Author Intrusion - Brackets

by Marg McAlister

 

"Author intrusion" is what happens when the writer accidentally breaks the "story spell" for the reader, by reminding them that they are reading. Usually it happens because the author feels a strong need to pass along some extra information - and doesn't think twice about butting into the narrative to do so. The reader gets the uncomfortable feeling that the action of the story has been suspended while the author tells the reader whatever he thinks they should know. Quite often, it's something they could have figured out for themselves anyway!

One of the ways this can happen is when the author uses BRACKETS to explain something in more detail. Most of the time, there's really no reason at all to do this.

The problem with using brackets is that the author almost always starts TELLING the reader about the action, rather than letting them experience it for themselves.

It's a bit like tapping the reader on the shoulder to explain -- which is not polite! You might as well be butting in to say "Hang on, there's something else I think you should know…" and dragging the reader's attention away from the story to listen to you.

Here's an example. The setup is this: After a long day, Maria has finally got to sit down and take the weight off her feet with a nice cup of coffee. Let's see what happens in the story…


Maria sank into the well-worn armchair and propped her aching feet on the coffee table.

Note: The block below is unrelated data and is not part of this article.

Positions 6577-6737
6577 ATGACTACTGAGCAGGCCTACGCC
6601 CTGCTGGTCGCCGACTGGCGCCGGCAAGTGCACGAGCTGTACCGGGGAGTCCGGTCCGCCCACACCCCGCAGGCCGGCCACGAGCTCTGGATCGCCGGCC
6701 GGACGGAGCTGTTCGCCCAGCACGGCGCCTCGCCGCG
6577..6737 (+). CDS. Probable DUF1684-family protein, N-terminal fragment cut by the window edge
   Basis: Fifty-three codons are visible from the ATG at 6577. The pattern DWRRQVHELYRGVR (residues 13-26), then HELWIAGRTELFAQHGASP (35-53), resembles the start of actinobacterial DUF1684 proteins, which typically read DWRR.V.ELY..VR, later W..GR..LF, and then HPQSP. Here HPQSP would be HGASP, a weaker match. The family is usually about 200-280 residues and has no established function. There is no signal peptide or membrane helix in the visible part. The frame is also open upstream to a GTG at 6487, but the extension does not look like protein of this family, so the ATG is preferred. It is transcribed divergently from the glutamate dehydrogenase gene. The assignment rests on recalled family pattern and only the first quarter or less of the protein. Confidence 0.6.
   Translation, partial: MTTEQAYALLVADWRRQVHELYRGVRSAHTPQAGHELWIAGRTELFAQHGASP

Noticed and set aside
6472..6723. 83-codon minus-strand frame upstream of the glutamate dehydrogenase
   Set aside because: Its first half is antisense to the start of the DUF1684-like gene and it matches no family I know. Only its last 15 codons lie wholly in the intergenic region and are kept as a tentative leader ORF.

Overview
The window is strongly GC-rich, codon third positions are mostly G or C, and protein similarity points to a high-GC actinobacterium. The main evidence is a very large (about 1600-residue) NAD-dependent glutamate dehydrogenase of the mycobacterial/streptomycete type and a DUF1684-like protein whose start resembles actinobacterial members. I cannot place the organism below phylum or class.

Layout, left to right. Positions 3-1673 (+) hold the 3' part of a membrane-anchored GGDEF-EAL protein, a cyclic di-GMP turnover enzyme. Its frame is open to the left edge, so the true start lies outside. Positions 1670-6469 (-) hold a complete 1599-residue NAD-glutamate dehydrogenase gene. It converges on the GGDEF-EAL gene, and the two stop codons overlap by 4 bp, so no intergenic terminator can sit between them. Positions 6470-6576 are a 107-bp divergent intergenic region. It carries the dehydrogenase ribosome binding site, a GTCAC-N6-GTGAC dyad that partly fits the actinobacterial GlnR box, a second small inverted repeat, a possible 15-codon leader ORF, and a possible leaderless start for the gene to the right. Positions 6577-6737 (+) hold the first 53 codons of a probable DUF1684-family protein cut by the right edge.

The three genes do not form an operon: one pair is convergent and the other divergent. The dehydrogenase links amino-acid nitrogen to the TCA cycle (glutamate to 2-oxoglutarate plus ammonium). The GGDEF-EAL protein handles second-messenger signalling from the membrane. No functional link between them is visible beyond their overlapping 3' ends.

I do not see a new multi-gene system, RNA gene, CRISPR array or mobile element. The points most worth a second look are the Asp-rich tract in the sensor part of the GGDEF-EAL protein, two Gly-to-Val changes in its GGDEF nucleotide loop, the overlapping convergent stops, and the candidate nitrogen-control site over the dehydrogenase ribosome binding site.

At last!

She reached for her coffee and sipped slowly, savouring the new blend. (She missed her chocolate biscuits, though. The minute she was down to her goal weight, they'd be back on the menu.)


Can you see what is happening here? The author thinks that we should know about the fact that Maria misses her chocolate biscuits -- but for some reason thinks that this doesn't belong in her stream of thoughts.

WHY does the author think this? After all, we can assume that Maria is thinking about how she misses her chocolate biscuits. So why not just tap into these thoughts as well as her other thoughts about being able to sit down at last, and how she's looking forward to savouring the new blend?

Re-read the example quoted above. Can you see how, by putting brackets around the thoughts about the chocolate biscuits, it's giving the impression that the author is EXPLAINING something to the reader?

Luckily, this problem of author intrusion is easy to fix. (I wish everything in writing were this easy!)

All you have to do to improve this is DELETE THE BRACKETS.

Sometimes, with other scenes or paragraphs, you might need to rewrite the text a little to make it flow -- but not on this occasion.

Now let's read it again.


She reached for her coffee and sipped slowly, savouring the new blend. She missed her chocolate biscuits, though. The minute she was down to her goal weight, they'd be back on the menu.


We didn't have to change a thing. Now, Maria's thoughts about missing her chocolate biscuits blend with the narrative. The reading experience is uninterrupted: no unwanted author intrusion!

Who would have thought that simply removing a set of brackets would make such a difference?

The bottom line is this: Avoid using brackets in your narrative. Instead, tap into your character's thoughts. This one simple tip can make a bit difference in the reader's experience!

Copyright Marg McAlister

 

The Busy Writer's One-Hour Plot

The Busy Writer's One-Hour Character

Book of Checklists

The Busy Writer's Self-Editing Toolbox

The Busy Writer's KickStart Program

Write a Book Fast